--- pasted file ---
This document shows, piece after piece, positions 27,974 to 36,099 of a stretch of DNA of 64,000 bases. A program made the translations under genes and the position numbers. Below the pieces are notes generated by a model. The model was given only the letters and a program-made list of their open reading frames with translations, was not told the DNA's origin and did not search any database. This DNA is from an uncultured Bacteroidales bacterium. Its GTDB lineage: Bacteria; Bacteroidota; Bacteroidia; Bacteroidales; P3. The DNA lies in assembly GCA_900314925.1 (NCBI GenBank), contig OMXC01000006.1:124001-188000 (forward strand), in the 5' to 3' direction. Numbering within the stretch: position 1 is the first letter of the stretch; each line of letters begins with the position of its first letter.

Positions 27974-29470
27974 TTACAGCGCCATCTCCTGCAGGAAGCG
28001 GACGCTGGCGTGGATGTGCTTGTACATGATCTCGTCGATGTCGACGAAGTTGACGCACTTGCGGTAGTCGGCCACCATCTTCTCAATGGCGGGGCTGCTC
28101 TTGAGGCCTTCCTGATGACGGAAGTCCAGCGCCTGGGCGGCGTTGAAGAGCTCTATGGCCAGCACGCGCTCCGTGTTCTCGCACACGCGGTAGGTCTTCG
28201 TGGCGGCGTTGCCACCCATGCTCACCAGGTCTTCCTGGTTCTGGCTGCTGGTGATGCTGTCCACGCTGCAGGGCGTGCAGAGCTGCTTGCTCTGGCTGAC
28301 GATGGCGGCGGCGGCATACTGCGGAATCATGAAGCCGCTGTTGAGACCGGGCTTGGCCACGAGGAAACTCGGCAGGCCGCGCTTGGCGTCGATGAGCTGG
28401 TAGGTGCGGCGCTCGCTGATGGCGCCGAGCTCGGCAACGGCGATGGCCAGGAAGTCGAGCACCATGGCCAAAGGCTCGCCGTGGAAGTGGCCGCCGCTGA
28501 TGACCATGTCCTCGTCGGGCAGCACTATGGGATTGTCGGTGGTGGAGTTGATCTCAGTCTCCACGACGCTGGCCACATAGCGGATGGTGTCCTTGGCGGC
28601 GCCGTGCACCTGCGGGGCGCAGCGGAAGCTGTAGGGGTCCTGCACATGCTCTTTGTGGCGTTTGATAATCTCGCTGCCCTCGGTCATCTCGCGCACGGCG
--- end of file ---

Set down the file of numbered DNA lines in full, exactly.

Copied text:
This document shows, piece after piece, positions 27,974 to 36,099 of a stretch of DNA of 64,000 bases. A program made the translations under genes and the position numbers. Below the pieces are notes generated by a model. The model was given only the letters and a program-made list of their open reading frames with translations, was not told the DNA's origin and did not search any database. This DNA is from an uncultured Bacteroidales bacterium. Its GTDB lineage: Bacteria; Bacteroidota; Bacteroidia; Bacteroidales; P3. The DNA lies in assembly GCA_900314925.1 (NCBI GenBank), contig OMXC01000006.1:124001-188000 (forward strand), in the 5' to 3' direction. Numbering within the stretch: position 1 is the first letter of the stretch; each line of letters begins with the position of its first letter.

Positions 27974-29470
27974 TTACAGCGCCATCTCCTGCAGGAAGCG
28001 GACGCTGGCGTGGATGTGCTTGTACATGATCTCGTCGATGTCGACGAAGTTGACGCACTTGCGGTAGTCGGCCACCATCTTCTCAATGGCGGGGCTGCTC
28101 TTGAGGCCTTCCTGATGACGGAAGTCCAGCGCCTGGGCGGCGTTGAAGAGCTCTATGGCCAGCACGCGCTCCGTGTTCTCGCACACGCGGTAGGTCTTCG
28201 TGGCGGCGTTGCCACCCATGCTCACCAGGTCTTCCTGGTTCTGGCTGCTGGTGATGCTGTCCACGCTGCAGGGCGTGCAGAGCTGCTTGCTCTGGCTGAC
28301 GATGGCGGCGGCGGCATACTGCGGAATCATGAAGCCGCTGTTGAGACCGGGCTTGGCCACGAGGAAACTCGGCAGGCCGCGCTTGGCGTCGATGAGCTGG
28401 TAGGTGCGGCGCTCGCTGATGGCGCCGAGCTCGGCAACGGCGATGGCCAGGAAGTCGAGCACCATGGCCAAAGGCTCGCCGTGGAAGTGGCCGCCGCTGA
28501 TGACCATGTCCTCGTCGGGCAGCACTATGGGATTGTCGGTGGTGGAGTTGATCTCAGTCTCCACGACGCTGGCCACATAGCGGATGGTGTCCTTGGCGGC
28601 GCCGTGCACCTGCGGGGCGCAGCGGAAGCTGTAGGGGTCCTGCACATGCTCTTTGTGGCGTTTGATAATCTCGCTGCCCTCGGTCATCTCGCGCACGGCG